Language, masculinity, and prostate cancer therapy: a social perspective
Posted Nov 01 2010 12:00am
A recent article in the International Journal of Men’s Health argues that we need to be more honest with patients about the impact of “hormone therapy” in the treatment of prostate cancer. Unfortunately the full text of this article by Cushman et al. is not available on line, but the authors have provided a “Beyond the Abstract” commentary on the UroToday web site. (You need to register with the UroToday site to read this commentary, but access is free.)
Cushman and his colleagues make the following points:
The use of language by physicians and their patients may significantly affect health care outcomes.
The clinical effects of “hormone therapy” (i.e., androgen deprivation therapy or ADT) include medical “emasculation” through pharmacological castration, the effects of which can and do reduce the quality of life of the patients and of their partners.
When prescribing ADT, most urologists avoid the use of the term “castration” because of its (negative) social implications.
Physicians may be doing this because they believe their patients may otherwise reject ADT.
Patients and their partners tend to be better off when they are fully informed about how ADT works (and are given suggestions about how to manage the side effects).
It is certainly the case that words like “castration,” “impotence,” and others are “loaded” terms within Western society. It is also the case that replacing them with more politically “safe” phrases (e.g., erectile dysfunction, hormone therapy) doesn’t actually help the situation in any real way.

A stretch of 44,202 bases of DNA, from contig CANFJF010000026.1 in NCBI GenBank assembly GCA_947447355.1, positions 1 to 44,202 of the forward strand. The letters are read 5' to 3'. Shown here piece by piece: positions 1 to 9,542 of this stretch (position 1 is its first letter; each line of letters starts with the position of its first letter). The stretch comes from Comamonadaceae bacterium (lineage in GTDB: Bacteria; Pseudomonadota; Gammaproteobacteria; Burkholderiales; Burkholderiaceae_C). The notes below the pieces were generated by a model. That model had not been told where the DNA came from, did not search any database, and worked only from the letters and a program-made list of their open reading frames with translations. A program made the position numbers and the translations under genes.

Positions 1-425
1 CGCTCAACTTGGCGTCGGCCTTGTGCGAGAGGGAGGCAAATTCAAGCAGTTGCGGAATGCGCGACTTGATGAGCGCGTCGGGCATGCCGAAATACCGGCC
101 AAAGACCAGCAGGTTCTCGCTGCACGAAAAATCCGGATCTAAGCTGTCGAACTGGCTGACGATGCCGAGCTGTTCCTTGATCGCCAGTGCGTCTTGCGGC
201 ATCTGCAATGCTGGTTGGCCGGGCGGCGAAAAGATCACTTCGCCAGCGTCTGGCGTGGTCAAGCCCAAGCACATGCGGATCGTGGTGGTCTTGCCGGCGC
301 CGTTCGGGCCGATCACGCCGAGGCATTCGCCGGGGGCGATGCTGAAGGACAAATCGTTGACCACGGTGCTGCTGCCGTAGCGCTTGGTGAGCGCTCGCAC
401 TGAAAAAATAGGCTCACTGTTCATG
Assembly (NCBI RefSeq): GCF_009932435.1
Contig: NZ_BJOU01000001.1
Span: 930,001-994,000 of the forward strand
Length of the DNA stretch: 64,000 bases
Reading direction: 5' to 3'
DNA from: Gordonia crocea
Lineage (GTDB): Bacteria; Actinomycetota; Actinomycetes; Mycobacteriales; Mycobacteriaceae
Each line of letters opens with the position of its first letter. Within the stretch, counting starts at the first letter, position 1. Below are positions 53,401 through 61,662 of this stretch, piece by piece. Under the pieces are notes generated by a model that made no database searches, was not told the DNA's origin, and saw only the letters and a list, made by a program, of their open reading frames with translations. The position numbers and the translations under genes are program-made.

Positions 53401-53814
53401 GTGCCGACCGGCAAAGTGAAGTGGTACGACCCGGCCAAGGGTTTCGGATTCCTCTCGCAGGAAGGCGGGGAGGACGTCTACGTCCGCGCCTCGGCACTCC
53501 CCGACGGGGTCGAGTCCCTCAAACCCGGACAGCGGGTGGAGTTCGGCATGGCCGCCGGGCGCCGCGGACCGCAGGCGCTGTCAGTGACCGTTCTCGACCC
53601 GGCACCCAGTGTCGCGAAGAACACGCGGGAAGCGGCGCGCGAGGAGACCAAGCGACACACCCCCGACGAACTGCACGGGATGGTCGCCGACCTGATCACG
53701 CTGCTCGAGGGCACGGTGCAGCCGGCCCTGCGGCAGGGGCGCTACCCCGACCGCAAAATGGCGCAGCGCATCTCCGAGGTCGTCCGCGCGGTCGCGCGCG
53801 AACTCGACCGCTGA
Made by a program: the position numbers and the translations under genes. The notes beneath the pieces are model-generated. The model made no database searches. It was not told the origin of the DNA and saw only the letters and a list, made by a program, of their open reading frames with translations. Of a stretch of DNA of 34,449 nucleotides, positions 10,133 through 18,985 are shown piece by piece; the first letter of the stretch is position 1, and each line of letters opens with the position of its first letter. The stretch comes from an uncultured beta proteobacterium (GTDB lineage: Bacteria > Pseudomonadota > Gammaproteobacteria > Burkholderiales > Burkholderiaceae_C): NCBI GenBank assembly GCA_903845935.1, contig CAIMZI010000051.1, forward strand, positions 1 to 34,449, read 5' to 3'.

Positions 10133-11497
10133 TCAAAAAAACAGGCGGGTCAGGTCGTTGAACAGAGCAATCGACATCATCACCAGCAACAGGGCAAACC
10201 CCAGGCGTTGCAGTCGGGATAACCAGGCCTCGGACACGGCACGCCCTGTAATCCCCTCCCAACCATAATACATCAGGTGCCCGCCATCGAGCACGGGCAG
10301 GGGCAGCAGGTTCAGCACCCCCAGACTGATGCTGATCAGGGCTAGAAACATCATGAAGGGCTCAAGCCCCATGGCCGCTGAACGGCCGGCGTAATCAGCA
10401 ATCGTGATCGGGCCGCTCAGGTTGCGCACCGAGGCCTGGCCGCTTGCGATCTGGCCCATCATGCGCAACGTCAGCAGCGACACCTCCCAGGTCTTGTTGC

On the other hand, the argument that in Middle Eastern and Oriental societies the eunoch was often a man of great power and influence is not helpful to any man brought up based on modern Western traditions and value systems. It comes with a whole other set of “loaded” terminology and concepts.
It seems to The “New” Prostate Cancer Infolink that “honesty is the best policy” in dealing with any medical issue of this type. ADT is designed to lower a man’s testosterone levels. This has an almost inevitable effect on certain physical symbols of masculinity. One can choose to see this as “emasculation” or one can choose to see this as medical care for a serious clinical condition. How each individual deals with this issue is not going to be as simple as the language that is used in discussing it, because it will also depend on that patient’s self-construct of himself as an individual, developed over the prior 40 or more years. Some men and their partners will adapt to the situation with very little difficulty. For others it will be a major problem that may require all sorts of extensive help and understanding. There are certainly patients and partners for whom resolution of this change in circumstances has proven to be impossible.
While Cushman et al. seem to be very focused on the social “humiliation” associated with the language of castration and emasculation, The “New” Prostate Cancer InfoLink believes that that issue is less important than the clinical support that a patient and his partner may need as they start to understand and appreciate the implications of ADT and what can actually be done to help them in whatever ways they may need help.
We find it interesting that a vast range of ancillary medical services are available to support women who must undergo mastectomy and hormone treatment for breast cancer (starting with breast reconstruction surgery) and yet the comparable medical support for men who lose the external symbols of sexuality as a consequence of various treatments for prostate cancer are very limited.
Perhaps the real social problem here is not just the language around hormone therapy but the social need to understand and accept what real medical care implies for a man whose physical symbols of masculinity may be profoundly impacted by his treatment at almost any point along the prostate cancer treatment continuum. In our view, we have really not yet adapted to the realities of physical and emotional risk associated the modern management of prostate cancer and the consequent fears commonly expressed by the majority of men (either openly or through the inability to even talk about the topic) are all too evident every day.